Zheng-Yi Chen, D.Phil
Associate Professor of Neurology
243 Charles Street
Boston, MA 2114
Hearing loss is a severe public health issue affecting a large portion of population.
The research of my laboratory can be divided into following parts: a) functional genomics of hearing; b) inner ear cell regeneration; c) development of mouse model for hearing preservation against noise and aging; d) development of gene therapy for genetic deafness. Our long-term goals are to identify genes and functional pathways that govern normal development and disease state of the inner ear, and develop new therapeutical approach to protect and restore hearing and vestibular function.
To identify genes and pathways important in inner ear development and function, we used microarray and deep sequencing to study the gene expression profiles of developing mouse vestibular organ, and purified hair cells, the inner ear sensory cells that detect sound and sense balance. We identified genes and pathways in individual inner ear cell types that are likely to be involved in progenitor cell specification, cell fate determination and differentiation and inner ear function. Many genes are being screened for mutations in genetic deafness.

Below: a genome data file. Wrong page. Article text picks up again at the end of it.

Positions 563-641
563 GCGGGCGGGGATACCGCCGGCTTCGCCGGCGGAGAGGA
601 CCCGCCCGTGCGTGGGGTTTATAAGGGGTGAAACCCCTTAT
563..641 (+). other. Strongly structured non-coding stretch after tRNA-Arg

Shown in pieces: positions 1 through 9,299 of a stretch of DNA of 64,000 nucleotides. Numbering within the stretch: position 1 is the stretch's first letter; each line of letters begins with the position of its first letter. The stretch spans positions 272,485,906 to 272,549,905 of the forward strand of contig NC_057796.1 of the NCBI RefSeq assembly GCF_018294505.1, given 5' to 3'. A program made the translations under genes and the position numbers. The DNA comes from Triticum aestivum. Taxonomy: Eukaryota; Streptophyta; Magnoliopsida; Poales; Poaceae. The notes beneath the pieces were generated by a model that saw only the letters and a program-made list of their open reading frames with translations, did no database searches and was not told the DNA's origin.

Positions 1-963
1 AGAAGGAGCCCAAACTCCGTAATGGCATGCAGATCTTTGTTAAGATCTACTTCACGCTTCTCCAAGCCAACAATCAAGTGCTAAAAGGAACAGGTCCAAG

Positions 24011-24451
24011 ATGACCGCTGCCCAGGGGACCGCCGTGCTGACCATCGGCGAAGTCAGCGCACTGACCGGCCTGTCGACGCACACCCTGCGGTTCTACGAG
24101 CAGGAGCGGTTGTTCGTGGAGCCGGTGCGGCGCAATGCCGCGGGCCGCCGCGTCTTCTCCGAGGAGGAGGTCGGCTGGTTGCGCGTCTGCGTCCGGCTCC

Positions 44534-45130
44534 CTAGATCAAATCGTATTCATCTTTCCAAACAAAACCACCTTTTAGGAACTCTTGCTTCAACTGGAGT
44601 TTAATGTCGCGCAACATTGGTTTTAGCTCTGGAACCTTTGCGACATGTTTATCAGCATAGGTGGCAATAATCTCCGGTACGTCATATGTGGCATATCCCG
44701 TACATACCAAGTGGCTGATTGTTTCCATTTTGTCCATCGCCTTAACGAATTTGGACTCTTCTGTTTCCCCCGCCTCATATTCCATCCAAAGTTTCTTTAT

Hearing loss and balance disorders are permanent because mammalian hair cells become postmitotic during early embryonic development and the inner ear lacks the capacity of regeneration after hair cell loss. Using functional genomics we identified retinoblastoma gene (Rb1) that can be manipulated to regenerate hair cells in young mammalian inner ear. By studying natural hair cell regeneration in chick and zebrafish models we identified additional pathways that are essential to hair cell regeneration in adult mammalian inner ear. We are using transgenic models, bioengineering and pharmacological approaches to achieve hair cell regeneration in adult and aged mouse inner ear for hearing recovery.
We have developed a transgenic mouse model that is protected from age-related and noise-induced hearing loss, by promoting hair cell survival. We are screening for small molecules that can achieve similar effects, to serve as drug candidates for hearing preservation. In addition we have identified viral vectors that can infect distinct inner ear cell types, and are in the process of using them to deliver genes into inner ear to correct genetic deafness.
For a complete listing of publications click here.
Last Update: 11/7/2013